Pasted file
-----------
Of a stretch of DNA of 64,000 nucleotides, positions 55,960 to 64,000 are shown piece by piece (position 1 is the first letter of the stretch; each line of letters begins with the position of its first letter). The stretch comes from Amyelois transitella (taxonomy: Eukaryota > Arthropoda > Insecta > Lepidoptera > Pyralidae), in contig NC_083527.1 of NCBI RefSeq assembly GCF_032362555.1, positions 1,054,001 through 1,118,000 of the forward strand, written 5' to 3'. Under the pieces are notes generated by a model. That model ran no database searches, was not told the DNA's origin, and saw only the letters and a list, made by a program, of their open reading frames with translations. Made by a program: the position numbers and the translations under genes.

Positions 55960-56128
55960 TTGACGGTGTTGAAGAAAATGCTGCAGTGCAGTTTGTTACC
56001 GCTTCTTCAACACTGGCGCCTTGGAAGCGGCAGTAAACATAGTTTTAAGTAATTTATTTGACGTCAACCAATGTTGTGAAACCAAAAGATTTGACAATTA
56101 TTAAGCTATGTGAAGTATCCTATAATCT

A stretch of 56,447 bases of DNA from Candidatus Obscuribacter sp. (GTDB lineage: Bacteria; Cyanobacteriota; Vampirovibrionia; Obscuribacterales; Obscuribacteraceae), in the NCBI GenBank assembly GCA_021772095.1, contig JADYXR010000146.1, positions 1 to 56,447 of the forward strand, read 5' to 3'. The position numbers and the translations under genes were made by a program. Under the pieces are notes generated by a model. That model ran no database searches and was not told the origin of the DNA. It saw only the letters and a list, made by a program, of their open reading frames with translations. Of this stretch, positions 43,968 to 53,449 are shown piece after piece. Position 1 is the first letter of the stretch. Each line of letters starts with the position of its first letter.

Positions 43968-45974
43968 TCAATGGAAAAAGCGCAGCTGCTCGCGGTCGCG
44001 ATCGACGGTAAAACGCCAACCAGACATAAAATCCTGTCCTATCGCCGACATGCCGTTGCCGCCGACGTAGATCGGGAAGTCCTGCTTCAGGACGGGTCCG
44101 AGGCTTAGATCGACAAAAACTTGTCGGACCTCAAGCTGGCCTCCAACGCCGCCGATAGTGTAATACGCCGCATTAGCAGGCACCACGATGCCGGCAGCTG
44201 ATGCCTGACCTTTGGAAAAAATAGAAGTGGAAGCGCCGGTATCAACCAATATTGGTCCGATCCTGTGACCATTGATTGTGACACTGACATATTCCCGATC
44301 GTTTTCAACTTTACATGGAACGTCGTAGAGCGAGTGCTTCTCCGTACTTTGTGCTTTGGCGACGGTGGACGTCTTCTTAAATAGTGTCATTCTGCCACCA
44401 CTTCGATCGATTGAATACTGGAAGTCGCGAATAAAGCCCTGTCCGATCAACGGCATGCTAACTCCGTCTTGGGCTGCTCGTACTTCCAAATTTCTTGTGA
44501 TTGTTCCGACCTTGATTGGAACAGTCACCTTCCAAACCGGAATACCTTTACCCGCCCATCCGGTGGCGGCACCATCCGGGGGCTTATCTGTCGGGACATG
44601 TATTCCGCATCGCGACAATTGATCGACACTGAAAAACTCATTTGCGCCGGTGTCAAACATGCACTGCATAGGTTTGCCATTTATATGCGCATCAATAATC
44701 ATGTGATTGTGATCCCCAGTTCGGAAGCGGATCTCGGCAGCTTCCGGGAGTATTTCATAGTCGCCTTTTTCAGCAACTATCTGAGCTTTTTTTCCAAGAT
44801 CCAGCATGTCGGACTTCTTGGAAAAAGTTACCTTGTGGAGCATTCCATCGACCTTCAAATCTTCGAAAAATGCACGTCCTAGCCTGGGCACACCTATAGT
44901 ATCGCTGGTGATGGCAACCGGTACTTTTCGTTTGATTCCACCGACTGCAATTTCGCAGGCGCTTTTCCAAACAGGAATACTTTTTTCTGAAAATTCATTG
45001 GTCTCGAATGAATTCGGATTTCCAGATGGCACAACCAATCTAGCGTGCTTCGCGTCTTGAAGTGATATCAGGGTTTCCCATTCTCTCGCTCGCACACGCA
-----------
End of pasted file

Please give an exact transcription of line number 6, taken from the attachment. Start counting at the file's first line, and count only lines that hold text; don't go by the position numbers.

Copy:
A stretch of 56,447 bases of DNA from Candidatus Obscuribacter sp. (GTDB lineage: Bacteria; Cyanobacteriota; Vampirovibrionia; Obscuribacterales; Obscuribacteraceae), in the NCBI GenBank assembly GCA_021772095.1, contig JADYXR010000146.1, positions 1 to 56,447 of the forward strand, read 5' to 3'. The position numbers and the translations under genes were made by a program. Under the pieces are notes generated by a model. That model ran no database searches and was not told the origin of the DNA. It saw only the letters and a list, made by a program, of their open reading frames with translations. Of this stretch, positions 43,968 to 53,449 are shown piece after piece. Position 1 is the first letter of the stretch. Each line of letters starts with the position of its first letter.